Taken after spending the day with elephants.

Duncan at a temple in Chiang Mai, Thailand

Check out his awesome pants (about five USD)

A Chinese temple in Mae Sot, Thailand

As I said, store owners become more than that when you’re with Duncan. This is a clothing store in a market area.

You can just barely see the yellow paint on one girl’s face. It’s a natural paint that the Burmese people wear as a sunscreen and for beauty. The grease covering my face is my expensive “natural” sunscreen from the U.S.

This is a search and find for Duncan’s face. It’s the inside of that CD Christmas tree that we took some photos in front of with Freddie and Wai.

Duncan was on a hunt for the perfect sarong. First, we sorta needed to find out how one ties such a garment.

Like a good friend, I began pointing out sleeping men in the market so that we could take our time in staring at their method of tying the sarong. Turns out they all do it a little differently.

As Duncan attempted to haggle the price down, this store owner was giggling and giggling about… his Thai? His audacity? The fact that he’s buying a sarong without knowing how to tie one? I’m really not sure; maybe she just thought he was cute.

After he agreed to buy it, we sat there as she sewed it into a sarong. It was just a sheet of fabric at first, and when she finished, it was a circle of fabric. Basically, you grab extra fabric in each hand near your hips and you somehow (this is the part we were unclear on) tie the two excess handfuls together. As you can see in the first photo on this post, he got it all figured out.

After I returned to Taiwan, Duncan went on to Lopburi, Thailand which is known for it’s Macaque monkeys that roam freely around the center of the city.

Fun times!



Oh dear.

That looks much healthier. And look, the father is even checking for flees. That looks like a real healthy family right there.

Wow, check out Dad’s concentration.

I am going to guess that Duncan got himself invited to this big family feast somehow. Oh wait, I think this is probably a temple. People put food on this table to be blessed. 


4 Mar

I still love my job because my students continue to be adorable and well behaved. I have five additional students now, though, so what was once tiring is now exhausting. Many of them have just turned four or will soon, and two are closer to age three. Besides the fact that there are usually at least five students trying to tell me about what their mom said or that they found the smallest piece of lint ever on the floor and would like me to inspect it to see if they should earn some kind of reward for having saved us all, this many students proves a challenge because of the lack of space.

A 12 x 10 room with 15 three and four year olds is one crowded place. I am teaching them a kindergarten curriculum, so we have circle time spots, centers areas, a reading corner, math books, phonics books, handwriting books, and we eat lunch in there. Fortunately, the Taiwanese are great at making the most of small spaces. When I feel like all is lost and there’s no extra space for me to put something like the huge box of new curriculum that just arrived, my boss will come in and say, “Okay, what if we put this shelf on top of that shelf, scoot your desk over like this, and then I’ll get you another shelf to go here?” We do it, and viola! It does fit. Never mind that the recycling box is virtually inaccessible or that little Leo’s floor spot is now under Samantha’s chair. It works. Leo is short.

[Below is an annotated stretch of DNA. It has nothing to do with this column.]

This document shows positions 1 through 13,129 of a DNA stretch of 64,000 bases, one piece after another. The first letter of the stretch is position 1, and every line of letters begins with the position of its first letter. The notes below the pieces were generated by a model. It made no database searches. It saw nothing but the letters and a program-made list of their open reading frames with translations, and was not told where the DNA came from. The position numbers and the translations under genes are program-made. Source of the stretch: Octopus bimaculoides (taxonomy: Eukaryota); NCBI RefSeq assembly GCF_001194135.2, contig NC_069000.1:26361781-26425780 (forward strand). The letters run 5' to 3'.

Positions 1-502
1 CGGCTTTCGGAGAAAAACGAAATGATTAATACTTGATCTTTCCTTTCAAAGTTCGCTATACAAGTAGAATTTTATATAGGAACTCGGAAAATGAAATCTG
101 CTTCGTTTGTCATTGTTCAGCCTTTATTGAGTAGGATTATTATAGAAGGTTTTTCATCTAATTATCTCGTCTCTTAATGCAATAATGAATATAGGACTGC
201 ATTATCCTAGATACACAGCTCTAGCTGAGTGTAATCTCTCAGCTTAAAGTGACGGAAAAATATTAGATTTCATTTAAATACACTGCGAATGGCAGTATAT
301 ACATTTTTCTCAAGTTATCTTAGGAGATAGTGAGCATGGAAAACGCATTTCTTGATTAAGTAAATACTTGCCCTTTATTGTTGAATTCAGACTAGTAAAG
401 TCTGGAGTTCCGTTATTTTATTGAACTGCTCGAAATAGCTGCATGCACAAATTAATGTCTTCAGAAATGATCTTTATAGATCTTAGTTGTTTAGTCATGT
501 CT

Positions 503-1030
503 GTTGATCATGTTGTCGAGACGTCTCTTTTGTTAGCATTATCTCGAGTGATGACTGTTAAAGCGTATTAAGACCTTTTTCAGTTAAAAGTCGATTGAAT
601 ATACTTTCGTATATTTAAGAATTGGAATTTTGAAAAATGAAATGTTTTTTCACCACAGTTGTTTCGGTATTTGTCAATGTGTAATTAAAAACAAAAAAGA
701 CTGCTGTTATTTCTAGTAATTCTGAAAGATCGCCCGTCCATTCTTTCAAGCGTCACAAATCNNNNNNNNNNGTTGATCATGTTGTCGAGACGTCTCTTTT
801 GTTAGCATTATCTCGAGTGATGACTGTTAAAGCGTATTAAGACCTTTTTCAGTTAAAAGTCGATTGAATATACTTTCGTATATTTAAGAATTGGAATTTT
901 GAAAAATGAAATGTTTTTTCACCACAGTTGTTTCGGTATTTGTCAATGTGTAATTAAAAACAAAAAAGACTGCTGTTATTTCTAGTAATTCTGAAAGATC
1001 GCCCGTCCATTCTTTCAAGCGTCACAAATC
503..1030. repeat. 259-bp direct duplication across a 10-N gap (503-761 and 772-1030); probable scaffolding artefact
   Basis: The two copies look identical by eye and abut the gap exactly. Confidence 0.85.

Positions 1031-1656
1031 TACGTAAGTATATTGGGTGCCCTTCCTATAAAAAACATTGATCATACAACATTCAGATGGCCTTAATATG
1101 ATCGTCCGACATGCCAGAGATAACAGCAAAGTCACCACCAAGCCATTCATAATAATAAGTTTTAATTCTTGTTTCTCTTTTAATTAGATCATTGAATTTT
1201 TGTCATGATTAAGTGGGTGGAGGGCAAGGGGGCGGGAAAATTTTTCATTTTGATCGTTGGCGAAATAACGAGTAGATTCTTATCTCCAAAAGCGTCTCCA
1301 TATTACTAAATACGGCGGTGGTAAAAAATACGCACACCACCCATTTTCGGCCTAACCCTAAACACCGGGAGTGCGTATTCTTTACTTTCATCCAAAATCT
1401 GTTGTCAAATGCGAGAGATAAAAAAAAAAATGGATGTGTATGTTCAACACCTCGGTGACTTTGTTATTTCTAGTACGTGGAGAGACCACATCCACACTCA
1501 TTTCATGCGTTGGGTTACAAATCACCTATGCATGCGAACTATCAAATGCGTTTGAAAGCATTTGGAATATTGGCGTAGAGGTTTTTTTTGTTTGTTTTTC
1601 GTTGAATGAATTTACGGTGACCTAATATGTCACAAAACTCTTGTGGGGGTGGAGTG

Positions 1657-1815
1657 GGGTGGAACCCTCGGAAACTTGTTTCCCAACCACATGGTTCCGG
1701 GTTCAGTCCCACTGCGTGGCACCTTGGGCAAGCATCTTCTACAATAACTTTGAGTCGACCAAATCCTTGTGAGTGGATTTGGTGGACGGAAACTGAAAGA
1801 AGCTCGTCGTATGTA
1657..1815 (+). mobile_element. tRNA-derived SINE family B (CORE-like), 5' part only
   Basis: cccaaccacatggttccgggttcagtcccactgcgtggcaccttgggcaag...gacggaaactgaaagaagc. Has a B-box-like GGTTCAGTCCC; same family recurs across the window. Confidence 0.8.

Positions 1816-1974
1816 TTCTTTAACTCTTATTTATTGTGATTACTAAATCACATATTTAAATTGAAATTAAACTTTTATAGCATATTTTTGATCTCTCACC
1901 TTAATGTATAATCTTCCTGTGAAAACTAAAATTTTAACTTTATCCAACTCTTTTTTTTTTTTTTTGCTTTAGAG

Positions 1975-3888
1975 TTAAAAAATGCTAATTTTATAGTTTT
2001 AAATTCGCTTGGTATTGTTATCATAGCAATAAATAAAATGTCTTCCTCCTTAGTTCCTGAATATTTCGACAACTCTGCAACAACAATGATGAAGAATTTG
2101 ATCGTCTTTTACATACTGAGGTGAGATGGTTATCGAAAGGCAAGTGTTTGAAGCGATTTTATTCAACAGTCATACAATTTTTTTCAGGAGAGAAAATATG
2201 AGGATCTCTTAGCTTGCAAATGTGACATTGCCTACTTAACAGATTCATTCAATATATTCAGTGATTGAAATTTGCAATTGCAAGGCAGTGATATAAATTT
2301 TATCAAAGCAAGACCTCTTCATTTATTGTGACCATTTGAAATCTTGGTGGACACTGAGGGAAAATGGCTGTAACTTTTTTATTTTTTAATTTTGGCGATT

The level I and my co-worker teach has become so popular that they offered us the opportunity to switch to larger rooms. We turned it down. If you’re a teacher, I’m sure you can agree that taking everything off your walls and out of your cabinets mid-year to set it all up again somewhere new is an almost impossible and definitely scary feat to perform in one evening after school. As you might remember, we have to put up butcher paper to cover the walls because of the unfinished plaster and years of tape stuck to them. Therefore when anything is removed from the walls here, the butcher paper has to be replaced or covered up in those exact spots to hide the tears and discoloration. Remember the years of having to wallpaper? I do, I remember watching my mom do it in several rooms, and though the bathrooms looked like little perfect explosions of flowers, we were all relieved when she hired that one lady to do the kitchen.

No matter which room I have, I know I would continue to feel cramped at work. I’ve never given much thought to claustrophobia, probably because I lived in Texas. As a warning, if you consider yourself claustrophobic now, do not come to Asia unless you plan to be rich and choosy with your work environment. It’s not just when the kids are around that I feel squished; it’s during my breaks because it’s these times when some people need quiet and space the most. Let me give you the privilege of understanding lunch time in a Taiwanese kindergarten.